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Friday, March 27, 2009

Frank Zappa and Downloadable Sheet Music

Musicnotes, Inc., the market leader in downloadable sheet music, announced that it recently sold its five-millionth download since the site first launched (1999). The five-millionth download was a Guitar Guru Session of Don McClean’s “Vincent (Starry, Starry Night),” and was sold to a customer in Germany. Musicnotes will also pass another milestone in early 2009, when royalties paid to publishers and songwriters will pass the $10 million mark.

I'm pleased that Musicnotes are doing well, but this really doesn't seem like a lot of sales, considering they've been around since 1999. What's striking to me is that this was something that Frank Zappa envisioned in 1981, and almost even raised venture capitol for it.

Frank connected my then partner Steve DeFuria and I with the same venture firm, Rothschild Capital (yes, that one) and spoke highly on our behalf. We actually met Baron Von Rothschild in the penthouse of 1 Rockefeller Plaze in New York as a result.

Frank gave us the use of his studio to make our initial pitch to two Rothschild bankers, which happened to be at 9AM, one of the few times that he slept (every day he had two 8 hour shifts in the studio and some private writing after that). About 15 minutes into our pitch, Frank burst into the meeting with coffee cup in hand, torn t-shirt, sweat pants with a hole in the knee, and severely matted hair, obviously right out of bed. Steve and I groaned a little inside, wondering how his appearance was going to go down with the 3 piece-suited straight-laced New York VCs, but Frank launched into an absolutely captivating hour and a half pitch on our behalf, holding everyone in the room in the palm of his hand. That was Frank. Everyone who ever came in contact has a story (usually a lot more than one).

Our project (called the MicroScorer, basically a computerized music scorewriter that's pretty much in every DAW these days) and Frank's were never funded, mostly because the oil crisis that year made energy investments the better bet, but it was an interesting little ride at the time.

Sheet music over the Internet was a dream of Frank's and he'd be proud that it eventually happened. Wish he were still here to see it.

Thursday, March 26, 2009

Perhaps Manny's Music Isn't Closing

While we keep hearing that the venerable Manny's Music will close on May 15th, now comes this from the MI industry magazine Music Trades:
Contrary to previous website reports, the legendary Manny's Music of New York City is not closing any time soon. Sammy Ash, vice-president of Sam Ash Music, the parent of Manny's, reports that his family-owned company is currently in lease negotiations for the Manny's location on 48th Street as well as several nearby Sam Ash stores. Given the current New York City real estate market, he adds, "We are confident that we will be able to secure favorable lease terms."

The widely reported problems in the finance industry have fallen particularly hard on New York City, where office vacancies currently are at an 18-year high. Ash states, "It really is a buyer's market right now."
That being said, a friend personally confirmed the closing from a Manny's employee after reading the story here. The employee said the Manny's staff had a meeting where they were told that GE bought the property and the lease wouldn't be renewed.

Perhaps GE has decided that the time isn't right for expanding Rockefeller Center, and renewing the lease for another term would be prudent. We'll know for sure on May 15th.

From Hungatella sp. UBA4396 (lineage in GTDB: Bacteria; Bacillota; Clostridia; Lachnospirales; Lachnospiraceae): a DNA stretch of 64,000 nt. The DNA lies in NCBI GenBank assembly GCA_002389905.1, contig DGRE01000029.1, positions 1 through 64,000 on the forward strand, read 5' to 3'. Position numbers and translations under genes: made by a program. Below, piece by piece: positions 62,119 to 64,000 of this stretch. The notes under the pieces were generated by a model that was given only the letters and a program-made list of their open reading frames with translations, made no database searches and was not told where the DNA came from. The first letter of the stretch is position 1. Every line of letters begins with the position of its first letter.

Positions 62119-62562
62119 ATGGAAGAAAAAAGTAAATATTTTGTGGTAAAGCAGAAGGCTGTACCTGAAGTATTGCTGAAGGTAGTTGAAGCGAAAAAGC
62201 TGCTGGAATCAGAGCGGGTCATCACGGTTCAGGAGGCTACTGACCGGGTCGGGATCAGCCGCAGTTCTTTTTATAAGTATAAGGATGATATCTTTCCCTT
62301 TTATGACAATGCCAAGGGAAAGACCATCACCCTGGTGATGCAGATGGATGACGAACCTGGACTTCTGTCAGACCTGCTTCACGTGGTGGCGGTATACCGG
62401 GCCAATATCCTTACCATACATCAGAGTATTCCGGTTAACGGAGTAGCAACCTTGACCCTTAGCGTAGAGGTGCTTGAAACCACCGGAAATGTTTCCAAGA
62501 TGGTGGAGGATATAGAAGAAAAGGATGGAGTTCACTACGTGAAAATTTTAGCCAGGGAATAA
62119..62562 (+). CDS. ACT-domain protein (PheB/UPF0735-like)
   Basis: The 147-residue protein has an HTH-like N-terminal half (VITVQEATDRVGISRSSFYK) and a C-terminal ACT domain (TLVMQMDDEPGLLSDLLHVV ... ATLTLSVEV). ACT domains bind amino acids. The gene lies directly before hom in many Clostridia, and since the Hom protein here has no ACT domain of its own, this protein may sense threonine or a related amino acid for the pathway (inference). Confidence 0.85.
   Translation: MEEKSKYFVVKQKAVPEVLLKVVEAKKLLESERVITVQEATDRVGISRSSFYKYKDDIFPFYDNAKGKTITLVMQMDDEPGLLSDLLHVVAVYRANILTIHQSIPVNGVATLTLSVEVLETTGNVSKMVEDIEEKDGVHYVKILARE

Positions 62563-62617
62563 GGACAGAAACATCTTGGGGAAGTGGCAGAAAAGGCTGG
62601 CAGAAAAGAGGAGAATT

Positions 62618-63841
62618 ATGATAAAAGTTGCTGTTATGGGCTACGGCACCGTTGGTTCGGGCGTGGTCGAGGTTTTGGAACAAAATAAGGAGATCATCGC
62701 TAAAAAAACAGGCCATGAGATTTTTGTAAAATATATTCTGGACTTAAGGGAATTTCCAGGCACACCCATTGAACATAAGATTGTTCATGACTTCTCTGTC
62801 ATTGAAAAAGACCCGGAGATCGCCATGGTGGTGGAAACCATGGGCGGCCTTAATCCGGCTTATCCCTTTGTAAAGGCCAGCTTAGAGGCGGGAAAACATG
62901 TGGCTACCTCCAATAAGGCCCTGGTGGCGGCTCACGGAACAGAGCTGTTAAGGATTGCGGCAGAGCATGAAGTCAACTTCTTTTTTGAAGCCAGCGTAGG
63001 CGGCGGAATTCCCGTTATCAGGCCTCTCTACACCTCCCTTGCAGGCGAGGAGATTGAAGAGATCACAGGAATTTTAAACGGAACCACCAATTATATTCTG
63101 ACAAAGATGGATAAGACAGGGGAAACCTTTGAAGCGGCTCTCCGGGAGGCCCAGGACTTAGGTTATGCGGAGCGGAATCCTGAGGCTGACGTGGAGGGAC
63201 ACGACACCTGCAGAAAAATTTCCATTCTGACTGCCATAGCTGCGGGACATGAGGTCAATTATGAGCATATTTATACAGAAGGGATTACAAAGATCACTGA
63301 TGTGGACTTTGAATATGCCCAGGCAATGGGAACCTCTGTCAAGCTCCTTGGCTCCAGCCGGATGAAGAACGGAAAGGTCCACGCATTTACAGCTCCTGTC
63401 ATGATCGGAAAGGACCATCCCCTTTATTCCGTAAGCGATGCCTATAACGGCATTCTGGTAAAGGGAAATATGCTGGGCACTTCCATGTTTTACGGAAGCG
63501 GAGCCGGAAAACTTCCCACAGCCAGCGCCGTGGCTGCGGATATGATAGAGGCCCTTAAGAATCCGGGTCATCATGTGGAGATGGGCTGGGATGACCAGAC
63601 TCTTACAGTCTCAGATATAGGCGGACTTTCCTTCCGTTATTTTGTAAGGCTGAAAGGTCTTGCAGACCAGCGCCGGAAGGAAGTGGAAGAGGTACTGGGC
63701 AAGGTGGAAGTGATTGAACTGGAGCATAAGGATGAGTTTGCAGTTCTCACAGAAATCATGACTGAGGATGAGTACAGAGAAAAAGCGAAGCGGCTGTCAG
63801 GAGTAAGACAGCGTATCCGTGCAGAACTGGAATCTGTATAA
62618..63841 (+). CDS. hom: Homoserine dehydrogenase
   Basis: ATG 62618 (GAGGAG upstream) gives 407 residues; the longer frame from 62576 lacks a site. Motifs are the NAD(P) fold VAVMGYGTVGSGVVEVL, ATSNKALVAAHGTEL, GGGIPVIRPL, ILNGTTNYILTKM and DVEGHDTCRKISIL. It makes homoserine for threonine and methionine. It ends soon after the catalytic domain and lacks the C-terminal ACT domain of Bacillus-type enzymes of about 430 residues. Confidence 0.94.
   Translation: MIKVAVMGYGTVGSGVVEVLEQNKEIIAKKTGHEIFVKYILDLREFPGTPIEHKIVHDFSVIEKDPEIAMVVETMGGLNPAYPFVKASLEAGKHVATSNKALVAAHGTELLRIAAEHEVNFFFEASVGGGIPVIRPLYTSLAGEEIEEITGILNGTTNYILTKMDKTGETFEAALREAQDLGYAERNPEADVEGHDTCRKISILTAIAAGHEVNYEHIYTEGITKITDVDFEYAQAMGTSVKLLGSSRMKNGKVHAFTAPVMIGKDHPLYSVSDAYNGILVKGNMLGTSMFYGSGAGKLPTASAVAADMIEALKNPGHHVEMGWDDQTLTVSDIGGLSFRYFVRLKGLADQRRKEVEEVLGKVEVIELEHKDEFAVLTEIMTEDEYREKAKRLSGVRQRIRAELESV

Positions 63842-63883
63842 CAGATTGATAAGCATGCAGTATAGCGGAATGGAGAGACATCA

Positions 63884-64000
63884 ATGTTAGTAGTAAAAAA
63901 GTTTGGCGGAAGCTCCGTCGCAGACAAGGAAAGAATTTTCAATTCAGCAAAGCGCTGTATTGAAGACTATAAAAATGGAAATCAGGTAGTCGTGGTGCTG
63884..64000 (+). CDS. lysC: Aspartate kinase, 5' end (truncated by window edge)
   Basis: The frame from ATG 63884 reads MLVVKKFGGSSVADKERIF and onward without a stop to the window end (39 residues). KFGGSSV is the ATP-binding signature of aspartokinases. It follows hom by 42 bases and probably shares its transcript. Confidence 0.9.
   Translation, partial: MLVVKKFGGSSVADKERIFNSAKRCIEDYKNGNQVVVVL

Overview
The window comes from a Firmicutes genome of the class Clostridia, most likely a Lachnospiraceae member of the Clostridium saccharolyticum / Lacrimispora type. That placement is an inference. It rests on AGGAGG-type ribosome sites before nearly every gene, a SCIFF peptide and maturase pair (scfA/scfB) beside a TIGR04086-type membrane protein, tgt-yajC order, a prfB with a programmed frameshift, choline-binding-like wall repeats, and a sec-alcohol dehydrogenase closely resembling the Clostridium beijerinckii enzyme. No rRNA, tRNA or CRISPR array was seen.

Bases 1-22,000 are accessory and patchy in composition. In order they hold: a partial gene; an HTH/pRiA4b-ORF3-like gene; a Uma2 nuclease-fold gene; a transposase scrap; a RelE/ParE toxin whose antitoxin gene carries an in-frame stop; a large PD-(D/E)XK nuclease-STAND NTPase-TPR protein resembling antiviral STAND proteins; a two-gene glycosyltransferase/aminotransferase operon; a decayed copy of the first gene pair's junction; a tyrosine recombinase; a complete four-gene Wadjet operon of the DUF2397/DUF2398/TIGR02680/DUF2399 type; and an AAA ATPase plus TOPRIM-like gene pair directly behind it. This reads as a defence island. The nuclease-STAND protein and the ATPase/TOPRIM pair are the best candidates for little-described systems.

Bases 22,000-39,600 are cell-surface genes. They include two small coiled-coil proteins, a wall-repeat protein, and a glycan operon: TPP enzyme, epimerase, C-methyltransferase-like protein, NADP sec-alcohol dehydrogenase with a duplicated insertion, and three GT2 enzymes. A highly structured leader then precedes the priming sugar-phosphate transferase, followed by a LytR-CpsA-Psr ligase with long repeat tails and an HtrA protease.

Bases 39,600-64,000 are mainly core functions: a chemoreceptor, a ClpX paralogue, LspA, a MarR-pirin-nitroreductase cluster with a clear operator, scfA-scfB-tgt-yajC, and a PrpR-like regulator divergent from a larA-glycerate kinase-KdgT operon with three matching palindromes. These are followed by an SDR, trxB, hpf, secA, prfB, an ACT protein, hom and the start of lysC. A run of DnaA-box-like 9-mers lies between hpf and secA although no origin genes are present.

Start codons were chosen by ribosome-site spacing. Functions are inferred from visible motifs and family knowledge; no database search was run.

File Sharing Tastes In Canada Mirrors US

Here are some details from a recent survey by Angus Reid Strategies regarding Canadian digital music tastes. The survey was presented during the recent Canadian Music Week:
  • 45% say people who use peer-to-peer file sharing services to download music and movies are regular Internet users doing what people should be able to do on the Internet
  • A majority of Canadian Internet users see no major problems with peer-to-peer file sharing, and most react negatively to the notion of a levy on ISPs that would help to compensate musicians for the music they create.
  • An additional 27 per cent admit these people are “doing something they shouldn’t be doing” but say “it’s not a big deal.”
  • In contrast, only three per cent agree with what has often been the music industry’s position that file sharers “are criminals who should be punished by law.” As for an appropriate remedy, one quarter of Canadians (25 per cent) feel that “technology should be developed to stop this.”
  • The survey also indicates that an attempt to recoup lost revenues by imposing a levy on ISPs would meet stiff resistance. Nearly three-quarters (73 per cent) of online Canadians believe such a levy would represent “an inappropriate and/or unnecessary levy that would be passed down to consumers.”
  • Among Canadian Internet users, 23 per cent say they have downloaded free digital music files from peer-to-peer file sharing sites in the past 30 days, while just 12 per cent have paid a fee to download digital music files from an online music store such as iTunes.
  • A significant proportion of online Canadians have not bought into the idea of paying for online music. Proponents of file sharing have long held that the music industry is doing itself a disservice by attacking its own fan base, noting that these consumers are often the most voracious music enthusiasts.
  • Those who downloaded an MP3 file from a free file-sharing service are significantly more likely to say they will buy a CD in the next month (41 per cent vs. 34 per cent for non-file sharers), and are more likely to have gone to a concert in the past year (65 per cent vs. 52 per cent for non-file sharers).
Everywhere you go, people seem to feel the same way about music these days and Canada is no different. Too many people feel that music should be free. Perhaps they're right, but musicians, songwriters and record labels the world over would beg to differ. The economic model of Music 3.0 will change our perceptions about music forever.

Wednesday, March 25, 2009